June 29, 2021

Samsung Knox File Encryption 1.3 – Expanding support for Dual Data-at-Rest to more devices

Brian Wood

In December 2019, Samsung certified Samsung Knox File Encryption 1.0, the first integrated Dual Data-at-Rest (DAR) solution in the market. While this was the first version certified, it is not the last, and Samsung has continued to update the software to support newer devices and versions of Android. With the completed certification of Samsung Knox File Encryption 1.3, customers can utilize the latest devices while still maintaining two independent layers of encryption on their data.


What is a Dual DAR solution?

A Data-at-Rest (DAR) product is one that encrypts stored data. Normally this is something done in the background so the user does not need to specifically choose to encrypt anything, it just happens. So when the device is off (or locked, depending on the implementation), nothing that is stored is readable.

A Dual DAR solution is basically a doubling of this, having one layer of DAR encrypt the data, and then a second layer encrypt the already encrypted data one more time. There are many reasons to consider doing this, from the level of trust to have in one layer of encryption, to being able to keep some data encrypted even when the device is on. A more in-depth discussion of this can be found in the post https://www.samsungknox.com/en/blog/samsung-knox-file-encryption-1-0-the-first-certified-integrated-dual-data-at-rest-solution-for-mobile-devices.


Is there a reason Samsung has certified Knox File Encryption again?

The way Common Criteria evaluations are structured requires that you specify the specific configuration and platforms which are supported. This means that moving the software to a new device with a new configuration (such as a new version of Android or new processors) requires a new evaluation to verify that everything still works as expected. Samsung focuses on ensuring that our customers are able to maintain a secure, validated configuration, and so performs new evaluations as the underlying configuration has changed.


What has changed since the first certification?

The initial certification was limited to Galaxy S10 and similar devices (such as the Galaxy Note10 series), running Android 9. But since this time, there have been two new versions of Android released and several new devices have been launched. The latest certification covers not only the original Galaxy S10 and Galaxy Note10 devices but the intervening newer device generations on the latest version of Android. The functionality itself, how it works and is deployed, has not changed, but it is now supported on many more devices.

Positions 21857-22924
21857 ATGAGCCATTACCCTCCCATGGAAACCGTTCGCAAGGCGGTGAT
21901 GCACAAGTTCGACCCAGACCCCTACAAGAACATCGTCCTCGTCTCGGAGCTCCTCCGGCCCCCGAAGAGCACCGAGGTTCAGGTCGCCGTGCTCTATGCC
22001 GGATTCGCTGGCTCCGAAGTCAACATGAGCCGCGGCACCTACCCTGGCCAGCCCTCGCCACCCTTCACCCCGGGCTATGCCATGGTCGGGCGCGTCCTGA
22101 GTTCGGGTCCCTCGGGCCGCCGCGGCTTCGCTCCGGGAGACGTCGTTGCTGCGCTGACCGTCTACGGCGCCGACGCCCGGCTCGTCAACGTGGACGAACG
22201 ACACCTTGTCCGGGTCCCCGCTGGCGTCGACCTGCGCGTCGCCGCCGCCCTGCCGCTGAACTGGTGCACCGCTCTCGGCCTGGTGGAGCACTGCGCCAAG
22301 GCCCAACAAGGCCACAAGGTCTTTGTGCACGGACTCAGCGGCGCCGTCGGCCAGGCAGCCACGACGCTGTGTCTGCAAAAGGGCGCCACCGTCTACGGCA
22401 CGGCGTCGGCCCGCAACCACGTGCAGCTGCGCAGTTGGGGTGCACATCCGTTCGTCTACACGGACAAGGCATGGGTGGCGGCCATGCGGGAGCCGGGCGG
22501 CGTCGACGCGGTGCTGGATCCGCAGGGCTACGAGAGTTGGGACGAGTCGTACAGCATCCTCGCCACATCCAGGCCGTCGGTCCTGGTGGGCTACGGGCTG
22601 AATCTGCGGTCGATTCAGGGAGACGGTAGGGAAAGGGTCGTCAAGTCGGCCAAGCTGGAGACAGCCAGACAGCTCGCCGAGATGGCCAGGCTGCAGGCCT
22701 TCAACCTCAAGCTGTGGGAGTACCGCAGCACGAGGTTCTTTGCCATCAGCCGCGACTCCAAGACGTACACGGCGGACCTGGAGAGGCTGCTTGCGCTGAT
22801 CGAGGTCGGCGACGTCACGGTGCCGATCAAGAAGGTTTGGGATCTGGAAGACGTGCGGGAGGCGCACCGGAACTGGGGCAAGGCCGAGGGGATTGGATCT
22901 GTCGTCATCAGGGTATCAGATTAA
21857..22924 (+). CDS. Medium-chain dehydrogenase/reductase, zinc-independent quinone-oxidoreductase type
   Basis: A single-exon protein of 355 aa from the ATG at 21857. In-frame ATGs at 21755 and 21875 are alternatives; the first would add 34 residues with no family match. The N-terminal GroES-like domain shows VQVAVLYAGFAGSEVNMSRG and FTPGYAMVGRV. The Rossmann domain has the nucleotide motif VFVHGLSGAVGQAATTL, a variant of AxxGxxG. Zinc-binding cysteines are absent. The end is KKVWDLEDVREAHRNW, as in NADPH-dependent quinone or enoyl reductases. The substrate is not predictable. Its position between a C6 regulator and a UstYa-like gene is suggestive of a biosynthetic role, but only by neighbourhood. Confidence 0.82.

What is the set of devices now supported?

The biggest news in terms of supported devices is the addition of new form factors to the list of devices that are supported. Previously the only supported devices were smartphones, while now tablets, including ruggedized tablets, support Samsung Knox File Encryption.

The full list of supported devices is:

  • Galaxy S21 series
  • Galaxy S20 series
  • Galaxy Note20 series
  • Galaxy Tab S7 & Galaxy Tab S7+ series
  • Galaxy S10 series
  • Galaxy Note10 series
  • Galaxy Tab Active3 series

With this range of supported devices, it is possible to protect data in any usage scenario.

Galaxy Tab Active3 series are newly included to the supported devices.


Galaxy Tab Active3

Galaxy Tab Active3 is tailored to meet these demands through military-grade MIL-STD-810H certification and IP68 rated water and dust resistance—able to withstand high altitudes, changes in temperature and humidity, and tough conditions. Other frontline features include Touch Sensitivity for tablet interaction while wearing work gloves, a ruggedized IP68 Certified S Pen that makes digital interaction simple in inclement weather, and a replaceable long-lasting 5050mAh battery.